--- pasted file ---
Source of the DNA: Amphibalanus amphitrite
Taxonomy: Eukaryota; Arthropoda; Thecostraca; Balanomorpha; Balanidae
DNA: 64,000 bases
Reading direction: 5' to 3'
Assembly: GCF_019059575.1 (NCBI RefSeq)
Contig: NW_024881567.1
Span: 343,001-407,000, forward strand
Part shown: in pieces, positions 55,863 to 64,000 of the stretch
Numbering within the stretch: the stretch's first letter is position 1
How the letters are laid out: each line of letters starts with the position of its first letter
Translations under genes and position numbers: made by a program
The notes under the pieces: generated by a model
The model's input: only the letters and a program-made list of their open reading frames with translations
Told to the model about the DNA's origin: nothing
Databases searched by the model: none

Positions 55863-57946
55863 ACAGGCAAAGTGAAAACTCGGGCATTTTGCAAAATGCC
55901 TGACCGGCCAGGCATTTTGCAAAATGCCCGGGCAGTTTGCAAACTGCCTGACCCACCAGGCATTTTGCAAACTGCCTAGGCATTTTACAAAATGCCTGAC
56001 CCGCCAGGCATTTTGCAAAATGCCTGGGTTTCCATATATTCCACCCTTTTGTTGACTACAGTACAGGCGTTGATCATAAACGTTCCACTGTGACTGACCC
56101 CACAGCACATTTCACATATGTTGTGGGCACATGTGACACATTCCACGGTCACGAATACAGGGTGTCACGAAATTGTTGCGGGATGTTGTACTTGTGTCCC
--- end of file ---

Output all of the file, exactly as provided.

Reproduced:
Source of the DNA: Amphibalanus amphitrite
Taxonomy: Eukaryota; Arthropoda; Thecostraca; Balanomorpha; Balanidae
DNA: 64,000 bases
Reading direction: 5' to 3'
Assembly: GCF_019059575.1 (NCBI RefSeq)
Contig: NW_024881567.1
Span: 343,001-407,000, forward strand
Part shown: in pieces, positions 55,863 to 64,000 of the stretch
Numbering within the stretch: the stretch's first letter is position 1
How the letters are laid out: each line of letters starts with the position of its first letter
Translations under genes and position numbers: made by a program
The notes under the pieces: generated by a model
The model's input: only the letters and a program-made list of their open reading frames with translations
Told to the model about the DNA's origin: nothing
Databases searched by the model: none

Positions 55863-57946
55863 ACAGGCAAAGTGAAAACTCGGGCATTTTGCAAAATGCC
55901 TGACCGGCCAGGCATTTTGCAAAATGCCCGGGCAGTTTGCAAACTGCCTGACCCACCAGGCATTTTGCAAACTGCCTAGGCATTTTACAAAATGCCTGAC
56001 CCGCCAGGCATTTTGCAAAATGCCTGGGTTTCCATATATTCCACCCTTTTGTTGACTACAGTACAGGCGTTGATCATAAACGTTCCACTGTGACTGACCC
56101 CACAGCACATTTCACATATGTTGTGGGCACATGTGACACATTCCACGGTCACGAATACAGGGTGTCACGAAATTGTTGCGGGATGTTGTACTTGTGTCCC